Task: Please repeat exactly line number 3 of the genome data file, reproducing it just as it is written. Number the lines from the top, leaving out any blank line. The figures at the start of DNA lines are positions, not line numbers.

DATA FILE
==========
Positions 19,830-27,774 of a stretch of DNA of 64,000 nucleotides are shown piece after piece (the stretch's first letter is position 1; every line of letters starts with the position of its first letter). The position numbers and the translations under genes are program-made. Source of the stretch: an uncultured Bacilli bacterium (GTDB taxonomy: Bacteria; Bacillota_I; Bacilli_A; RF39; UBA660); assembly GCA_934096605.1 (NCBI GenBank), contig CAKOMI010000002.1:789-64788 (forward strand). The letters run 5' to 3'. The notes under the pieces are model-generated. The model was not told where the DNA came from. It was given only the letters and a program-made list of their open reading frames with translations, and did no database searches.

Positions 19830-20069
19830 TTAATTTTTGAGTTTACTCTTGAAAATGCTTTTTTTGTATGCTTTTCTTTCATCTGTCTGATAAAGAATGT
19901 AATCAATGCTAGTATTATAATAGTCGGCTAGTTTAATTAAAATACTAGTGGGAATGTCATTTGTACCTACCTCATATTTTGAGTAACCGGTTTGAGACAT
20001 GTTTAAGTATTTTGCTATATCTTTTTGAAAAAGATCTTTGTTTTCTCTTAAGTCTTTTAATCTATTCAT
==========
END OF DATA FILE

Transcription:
19830 TTAATTTTTGAGTTTACTCTTGAAAATGCTTTTTTTGTATGCTTTTCTTTCATCTGTCTGATAAAGAATGT